Ingamells, who runs the Victorian National Parks Association's project on park protection, is keen to show what the alpine plains look like without cattle grazing on them, picking bits from the spongy sphagnum moss beds to show how it holds water and pointing out the way new bog pools are forming within it. He laughs as he confesses how excited he is by peat beds.
Read more at www.theage.com.au

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Sunday, 9 January 2011

@howespaul Language: how it hurts democracy, encourages the bigotted & discourages compassion. #words #indigenous #democracy #bigotry #racism


Picture from here

Language is an important gift - a gift of expression, communication.  Do we value it or do we abuse it?  In some places wars, rebellion, strife are about language. Language is used to convince, convert and persuade. It is used to give pleasure. It also stirs up hatred, jealousy, enmity. It is also used to lie, distract and divert.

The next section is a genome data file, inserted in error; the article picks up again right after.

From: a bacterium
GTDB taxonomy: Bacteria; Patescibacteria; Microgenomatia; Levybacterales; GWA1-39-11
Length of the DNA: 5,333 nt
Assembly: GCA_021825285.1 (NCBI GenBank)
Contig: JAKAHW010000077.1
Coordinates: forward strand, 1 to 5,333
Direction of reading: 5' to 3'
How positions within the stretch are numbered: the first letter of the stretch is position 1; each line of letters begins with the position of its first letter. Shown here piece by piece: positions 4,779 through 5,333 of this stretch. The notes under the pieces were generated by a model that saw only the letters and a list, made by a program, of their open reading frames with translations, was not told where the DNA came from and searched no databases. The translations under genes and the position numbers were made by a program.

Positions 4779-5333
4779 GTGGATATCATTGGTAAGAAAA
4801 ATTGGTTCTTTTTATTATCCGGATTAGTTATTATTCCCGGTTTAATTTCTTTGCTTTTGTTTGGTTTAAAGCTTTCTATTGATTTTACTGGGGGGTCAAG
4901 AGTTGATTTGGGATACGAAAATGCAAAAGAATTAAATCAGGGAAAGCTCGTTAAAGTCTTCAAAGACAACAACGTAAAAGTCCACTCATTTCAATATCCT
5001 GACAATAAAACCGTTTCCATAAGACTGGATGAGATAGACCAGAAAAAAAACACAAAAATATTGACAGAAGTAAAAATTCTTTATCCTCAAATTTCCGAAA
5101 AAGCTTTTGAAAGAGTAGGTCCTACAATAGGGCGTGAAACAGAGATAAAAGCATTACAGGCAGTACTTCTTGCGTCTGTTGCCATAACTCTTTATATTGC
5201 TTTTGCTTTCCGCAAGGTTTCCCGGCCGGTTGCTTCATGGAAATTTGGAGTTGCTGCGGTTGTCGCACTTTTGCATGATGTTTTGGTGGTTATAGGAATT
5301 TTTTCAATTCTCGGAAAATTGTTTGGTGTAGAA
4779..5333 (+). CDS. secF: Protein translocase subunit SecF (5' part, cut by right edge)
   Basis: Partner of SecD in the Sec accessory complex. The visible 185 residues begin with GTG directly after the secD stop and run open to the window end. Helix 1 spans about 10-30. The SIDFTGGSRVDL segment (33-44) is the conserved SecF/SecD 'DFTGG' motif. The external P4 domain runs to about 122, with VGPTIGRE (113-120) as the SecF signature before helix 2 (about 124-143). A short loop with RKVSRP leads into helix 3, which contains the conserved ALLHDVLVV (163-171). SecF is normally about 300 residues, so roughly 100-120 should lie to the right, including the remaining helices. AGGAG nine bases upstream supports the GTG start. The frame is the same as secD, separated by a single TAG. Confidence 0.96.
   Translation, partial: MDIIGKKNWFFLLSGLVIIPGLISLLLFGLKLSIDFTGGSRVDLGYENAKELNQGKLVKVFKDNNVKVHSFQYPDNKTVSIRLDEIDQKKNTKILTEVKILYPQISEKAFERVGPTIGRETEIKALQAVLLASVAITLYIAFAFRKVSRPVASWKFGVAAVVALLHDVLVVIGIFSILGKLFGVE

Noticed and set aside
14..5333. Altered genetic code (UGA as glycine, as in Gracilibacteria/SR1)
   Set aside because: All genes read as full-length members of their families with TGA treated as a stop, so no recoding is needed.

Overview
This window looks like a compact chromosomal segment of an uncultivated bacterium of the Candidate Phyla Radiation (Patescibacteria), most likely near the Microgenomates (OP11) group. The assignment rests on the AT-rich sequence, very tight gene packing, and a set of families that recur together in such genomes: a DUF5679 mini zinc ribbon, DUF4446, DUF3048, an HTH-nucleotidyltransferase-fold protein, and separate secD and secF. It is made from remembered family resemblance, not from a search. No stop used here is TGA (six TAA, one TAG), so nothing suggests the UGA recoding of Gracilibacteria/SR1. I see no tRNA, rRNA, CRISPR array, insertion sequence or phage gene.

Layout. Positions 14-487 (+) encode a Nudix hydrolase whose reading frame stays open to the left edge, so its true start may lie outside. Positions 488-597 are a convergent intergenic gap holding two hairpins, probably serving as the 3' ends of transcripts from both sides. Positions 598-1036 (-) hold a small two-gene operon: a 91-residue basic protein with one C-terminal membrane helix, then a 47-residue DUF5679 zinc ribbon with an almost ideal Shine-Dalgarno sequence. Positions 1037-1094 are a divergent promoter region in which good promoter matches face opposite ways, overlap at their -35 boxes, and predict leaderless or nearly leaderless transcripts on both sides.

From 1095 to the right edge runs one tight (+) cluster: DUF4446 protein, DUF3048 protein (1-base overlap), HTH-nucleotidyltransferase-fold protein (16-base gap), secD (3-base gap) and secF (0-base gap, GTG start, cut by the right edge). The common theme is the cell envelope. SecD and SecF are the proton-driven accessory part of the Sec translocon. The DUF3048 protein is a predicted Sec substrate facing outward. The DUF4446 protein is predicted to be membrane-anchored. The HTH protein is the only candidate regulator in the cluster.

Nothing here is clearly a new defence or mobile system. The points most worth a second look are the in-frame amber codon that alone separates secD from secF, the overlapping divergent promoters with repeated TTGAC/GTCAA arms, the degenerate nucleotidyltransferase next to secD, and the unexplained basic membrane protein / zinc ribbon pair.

To-day, there has been a grave and serious shooting in Arizona involving a member of the US Congress who worked hard for health reform and mental health provision.  You can see my previous posts to-day on this subject in which I have also highlighted the role of language both in the United States and in Australia.  

Paul Howes (@howespaul) writes regularly for The Sunday Telegraph in Sydney.  To-day it is as if he is Paul the Prophet because he has chosen to write about language in his article titled Tsunami of words that hurt democracy.  

Paul writes about language in relation to human rights violations, refugees, and racism.  He takes to task specific Australian politicians and their use/abuse of language to implant images and do a rhetorical whip-up of the body politic.